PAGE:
It was an exciting experience for the few children in the shop. They especially liked the mass of foam where one of the cleaners had added water to the detergent, creating a tiny igloo.

What a farce!

See more of Jo’s paintings on her page in our Directory of Chiswick Artists

Image below: Reflected Trees

Riverside Studios open for business

Riverside Studios in Hammersmith has opened to the public. In what is known as a ‘soft launch’ the new building, along the riverside right by Hammersmith Bridge, is currently open just for food and drink from the cafe and bar (Cafe / bakery open weekdays 8.00am – 4.00pm; bar / Restaurant open seven days a week from 12.00 – 11.00pm) and for an exhibition by local artists.

The first theatre production will be in January. Ingmar Bergman’s Persona, with Olivier award winner Alice Krige and Nobuhle Ketelo (featuring William Close and his Earth Harp) opens 23 January, and runs until 23 February. Tickets are already on sale for that and the second production: Love, Loss & Chianti by Christopher Reid, with Robert Bathurst and Rebecca Johnson, 25 February – 17 May.

The cinema is still being built, or at least there is no staircase leading down to it, but operations manager Jake Stanley is quietly confident it will be ready to open on 1 February. When I went in to have a look round last week there was a palpable air of excitement, as the staff can’t wait to show of their shiny new building to the hordes expected through the doors.

The foyer is massive. Looking a bit bleak at the moment, aside from a solitary Christmas tree, it will eventually have big interactive screens to entertain the crowds of people queuing for the four studios, cinema and restaurant. Krishnan Guru-Murthy was sitting in the foyer when I went there, with the production team of Channel 4’s election night special, putting the final touches to Thursday night’s live broadcast from Studio 1, the arts centre’s dedicated TV studio.

Photographs above: Riverside Studios massive foyer; Channel 4 News presenter Krishnan Guru-Murthy

“It’s the most modern, state of the art TV studio there is” Jake told me proudly. “You can come in from Heathrow, come straight here from the motorway and drive straight in to our special loading dock with all your gear.”

The studio is supremely flexible, so TV companies can build bespoke stages for their shows. It’s already been used for Richard Osman’s World Cup of the Decade and the Brit Award nominations. Impossible to tell they were the same venue as Channel 4’s election night broadcast. The studio has capacity for an audience of 550 but the tiered seats are fully retractable. They fold up like a concertina, floor and all. With a black curtain pulled across it’s as if they were never there.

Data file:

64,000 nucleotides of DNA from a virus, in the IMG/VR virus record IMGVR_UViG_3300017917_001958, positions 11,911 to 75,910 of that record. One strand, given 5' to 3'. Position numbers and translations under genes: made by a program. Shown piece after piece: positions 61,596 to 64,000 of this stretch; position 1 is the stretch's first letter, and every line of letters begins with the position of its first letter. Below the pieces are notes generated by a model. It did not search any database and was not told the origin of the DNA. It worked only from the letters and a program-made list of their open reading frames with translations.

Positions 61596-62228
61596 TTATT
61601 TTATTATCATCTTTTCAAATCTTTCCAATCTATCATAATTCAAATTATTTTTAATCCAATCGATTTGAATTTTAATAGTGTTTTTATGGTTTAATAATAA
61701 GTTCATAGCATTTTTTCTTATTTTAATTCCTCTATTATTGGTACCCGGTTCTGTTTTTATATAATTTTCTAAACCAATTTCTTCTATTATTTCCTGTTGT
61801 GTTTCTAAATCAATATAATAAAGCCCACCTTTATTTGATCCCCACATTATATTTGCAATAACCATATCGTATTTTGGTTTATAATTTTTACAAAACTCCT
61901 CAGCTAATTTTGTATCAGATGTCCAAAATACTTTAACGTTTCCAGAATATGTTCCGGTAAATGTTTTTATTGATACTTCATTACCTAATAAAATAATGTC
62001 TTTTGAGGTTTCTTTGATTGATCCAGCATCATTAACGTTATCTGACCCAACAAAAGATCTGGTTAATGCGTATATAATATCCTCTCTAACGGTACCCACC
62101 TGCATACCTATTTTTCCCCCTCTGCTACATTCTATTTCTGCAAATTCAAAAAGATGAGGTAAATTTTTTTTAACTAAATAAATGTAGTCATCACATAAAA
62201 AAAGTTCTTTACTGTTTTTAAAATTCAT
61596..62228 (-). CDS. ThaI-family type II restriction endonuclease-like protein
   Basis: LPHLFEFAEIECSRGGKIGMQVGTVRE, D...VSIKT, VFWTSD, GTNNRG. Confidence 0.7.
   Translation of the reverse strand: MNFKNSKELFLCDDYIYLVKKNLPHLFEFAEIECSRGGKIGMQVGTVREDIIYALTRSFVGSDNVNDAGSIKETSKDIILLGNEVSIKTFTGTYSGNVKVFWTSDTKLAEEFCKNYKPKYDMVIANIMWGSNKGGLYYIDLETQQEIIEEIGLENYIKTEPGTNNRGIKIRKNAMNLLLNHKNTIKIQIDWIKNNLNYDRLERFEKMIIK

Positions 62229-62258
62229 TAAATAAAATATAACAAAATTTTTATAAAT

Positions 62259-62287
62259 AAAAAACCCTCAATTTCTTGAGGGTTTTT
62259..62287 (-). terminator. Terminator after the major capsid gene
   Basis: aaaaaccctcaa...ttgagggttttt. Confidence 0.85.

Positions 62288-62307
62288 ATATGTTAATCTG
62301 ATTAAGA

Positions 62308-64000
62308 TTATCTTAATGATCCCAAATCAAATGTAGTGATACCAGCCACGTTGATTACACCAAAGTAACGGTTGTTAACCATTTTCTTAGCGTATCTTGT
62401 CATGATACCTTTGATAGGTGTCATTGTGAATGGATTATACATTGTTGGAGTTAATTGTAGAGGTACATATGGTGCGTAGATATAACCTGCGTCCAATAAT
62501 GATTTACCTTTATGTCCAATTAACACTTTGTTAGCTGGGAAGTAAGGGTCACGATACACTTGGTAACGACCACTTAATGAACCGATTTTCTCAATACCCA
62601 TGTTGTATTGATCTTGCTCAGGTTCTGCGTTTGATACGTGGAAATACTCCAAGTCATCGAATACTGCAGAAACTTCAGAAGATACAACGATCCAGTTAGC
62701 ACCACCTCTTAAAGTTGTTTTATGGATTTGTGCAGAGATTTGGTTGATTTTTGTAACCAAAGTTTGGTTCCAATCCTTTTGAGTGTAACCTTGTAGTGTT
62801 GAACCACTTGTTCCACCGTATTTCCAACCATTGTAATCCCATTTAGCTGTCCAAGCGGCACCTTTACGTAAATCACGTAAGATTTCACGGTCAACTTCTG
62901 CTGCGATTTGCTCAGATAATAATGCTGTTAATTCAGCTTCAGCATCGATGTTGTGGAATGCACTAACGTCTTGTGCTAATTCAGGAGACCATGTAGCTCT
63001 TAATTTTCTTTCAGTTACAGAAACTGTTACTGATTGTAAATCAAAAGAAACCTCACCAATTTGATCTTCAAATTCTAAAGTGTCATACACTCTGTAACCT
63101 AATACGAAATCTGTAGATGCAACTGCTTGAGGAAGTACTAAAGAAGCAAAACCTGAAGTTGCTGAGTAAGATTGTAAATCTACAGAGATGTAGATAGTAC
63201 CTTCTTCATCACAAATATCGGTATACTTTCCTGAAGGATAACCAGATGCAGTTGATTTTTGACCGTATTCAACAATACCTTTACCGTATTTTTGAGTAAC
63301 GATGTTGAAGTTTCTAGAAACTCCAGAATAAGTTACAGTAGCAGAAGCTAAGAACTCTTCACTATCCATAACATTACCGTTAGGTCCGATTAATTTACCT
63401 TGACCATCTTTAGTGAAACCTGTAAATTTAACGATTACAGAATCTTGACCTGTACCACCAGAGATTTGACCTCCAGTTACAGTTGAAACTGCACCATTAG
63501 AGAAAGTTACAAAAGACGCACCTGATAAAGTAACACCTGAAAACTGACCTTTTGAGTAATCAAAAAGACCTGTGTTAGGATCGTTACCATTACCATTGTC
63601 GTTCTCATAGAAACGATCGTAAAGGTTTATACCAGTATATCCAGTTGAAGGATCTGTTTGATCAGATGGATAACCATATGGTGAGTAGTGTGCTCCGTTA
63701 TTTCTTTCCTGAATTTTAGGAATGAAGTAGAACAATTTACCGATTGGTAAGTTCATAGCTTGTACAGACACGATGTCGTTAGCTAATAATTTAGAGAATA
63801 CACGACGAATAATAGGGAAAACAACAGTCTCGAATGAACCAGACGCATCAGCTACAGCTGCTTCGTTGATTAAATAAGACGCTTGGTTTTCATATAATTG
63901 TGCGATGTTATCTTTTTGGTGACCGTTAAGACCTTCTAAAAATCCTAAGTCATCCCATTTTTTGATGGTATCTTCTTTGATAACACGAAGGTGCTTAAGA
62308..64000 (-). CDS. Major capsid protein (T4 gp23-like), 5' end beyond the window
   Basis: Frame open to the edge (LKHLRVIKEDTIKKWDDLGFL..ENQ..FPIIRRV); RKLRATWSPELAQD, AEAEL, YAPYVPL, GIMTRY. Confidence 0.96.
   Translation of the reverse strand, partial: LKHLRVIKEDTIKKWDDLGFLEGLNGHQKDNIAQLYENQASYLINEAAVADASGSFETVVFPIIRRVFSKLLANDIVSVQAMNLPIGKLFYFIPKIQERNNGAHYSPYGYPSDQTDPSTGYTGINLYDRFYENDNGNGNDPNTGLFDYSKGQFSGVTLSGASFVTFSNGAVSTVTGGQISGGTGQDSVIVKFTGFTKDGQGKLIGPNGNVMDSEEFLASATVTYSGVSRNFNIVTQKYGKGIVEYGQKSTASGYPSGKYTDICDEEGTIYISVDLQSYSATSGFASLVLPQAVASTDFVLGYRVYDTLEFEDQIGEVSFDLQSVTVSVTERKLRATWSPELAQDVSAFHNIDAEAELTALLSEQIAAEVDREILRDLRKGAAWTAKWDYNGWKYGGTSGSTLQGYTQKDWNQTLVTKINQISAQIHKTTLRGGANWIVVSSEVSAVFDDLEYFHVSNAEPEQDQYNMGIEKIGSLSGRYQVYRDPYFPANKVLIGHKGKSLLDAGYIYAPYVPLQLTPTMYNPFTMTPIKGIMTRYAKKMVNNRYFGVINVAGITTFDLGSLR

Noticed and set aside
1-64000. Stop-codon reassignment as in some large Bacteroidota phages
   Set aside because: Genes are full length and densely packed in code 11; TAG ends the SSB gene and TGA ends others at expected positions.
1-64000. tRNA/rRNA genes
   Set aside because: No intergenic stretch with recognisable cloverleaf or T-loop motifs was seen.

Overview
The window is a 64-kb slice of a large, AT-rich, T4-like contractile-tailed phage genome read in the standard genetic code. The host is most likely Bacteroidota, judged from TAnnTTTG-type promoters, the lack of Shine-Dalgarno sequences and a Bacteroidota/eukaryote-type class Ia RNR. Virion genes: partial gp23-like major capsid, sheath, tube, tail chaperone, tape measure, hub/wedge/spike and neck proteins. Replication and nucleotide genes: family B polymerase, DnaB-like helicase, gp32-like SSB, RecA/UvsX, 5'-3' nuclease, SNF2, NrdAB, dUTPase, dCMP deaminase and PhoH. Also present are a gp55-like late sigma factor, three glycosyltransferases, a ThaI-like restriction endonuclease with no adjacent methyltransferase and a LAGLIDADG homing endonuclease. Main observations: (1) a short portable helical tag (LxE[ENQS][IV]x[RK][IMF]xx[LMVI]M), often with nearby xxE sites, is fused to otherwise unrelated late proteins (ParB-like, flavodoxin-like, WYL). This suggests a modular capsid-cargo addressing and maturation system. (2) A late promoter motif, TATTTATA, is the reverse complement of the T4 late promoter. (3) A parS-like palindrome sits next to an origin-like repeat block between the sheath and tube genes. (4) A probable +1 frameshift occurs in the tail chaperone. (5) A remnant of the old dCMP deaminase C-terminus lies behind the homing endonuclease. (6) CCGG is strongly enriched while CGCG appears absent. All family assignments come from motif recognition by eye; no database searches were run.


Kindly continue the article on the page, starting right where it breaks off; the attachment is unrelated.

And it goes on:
Photograph above: Old Riverside Studios in 1975. Courtesy of Riverside Studios

Historic venue

The Riverside Studios has a fantastic history. Bought by Triumph films in 1933, the former Victorian iron foundry on Crisp Road was converted into a film studios with two stages and a dubbing theatre.  It changed owner several times, and in the 1940s films such as We’ll Meet Again (1943) with Vera Lynn and The Seventh Veil (1945) with James Mason were produced there. Some of the great British film actors worked there, including Trevor Howard, Alistair Sim, Margaret Rutherford and Alec Guinness.

In the 1950s and ’60s the studios were used by the BBC to make television programmes. Opened by Queen Elizabeth The Queen Mother in 1957, during it’s second incarnation some classic TV shows were made at BBC Riverside Television Studios, as it then became: Hancock’s Half Hour, Dixon of Dock Green, Six-Five Special, Z-Cars, Top of the Pops, Blue Peter and some of the first series of Dr Who.

The Riverside Studios that I remember is the arts centre it became in 1974, when the Riverside Trust, formed by Hammersmith & Fulham Council, took it over. David Bowie played there. The Sex Pistols rehearsed there in the early days when they were still called The Strand. Julie Covington starred in a landmark production of The Cherry Orchard; Helen Mirren, who started her career with the Royal Shakespeare Company, performed in Measure for Measure. It was home to Dance Umbrella, had exhibitions of work by Edvard Munch and David Hockney, Antony Gormley and Yoko Ono.

From the late ’90s it renewed its connections with television, hosting audience participation shows such as TFI Friday with Chris Evans (Channel 4), and panel games Never Mind the Buzzcocks (BBC) and Celebrity Juice (ITV). It closed on 14 August 2014, by which time the building was literally falling apart.

Photographs above: Samuel Beckett coming out of rehearsals for Waiting for Godot, 1984. Photo credit: John Minihan/University College Cork. Group picture: from Left to Right: Paul Jones, Peter Bowles, Anna Massey, Alan Bates, Leigh Lawson, Elizabeth Estensen, Hayley Mills, Judy Parfitt, Peter Gill, Brian Cox, Eleanor Bron, Phillip Joseph, Emma Piper, Martin Shaw, Tony Steedman. Courtesy of Riverside Studios.

Redevelopment

The new building has not been funded on the old model of local authority and Arts Council funding, but on the new developer-led model, whereby Mount Anvil. working with A2 Dominion, have built an entirely new venue.

165 residential flats, four new studios to be used for television, theatre and as flexible event spaces; another studio for rehearsals, two cinemas, (one with 202 seats, and another smaller 46-seater for private hire) as well as Sam’s Riverside restaurant (as in Sam Harrison of Sam’s Brasserie fame in Chiswick) which opened at the beginning of November (an ‘upmarket, stylish site, serving finely tuned classics’ – Evening Standard).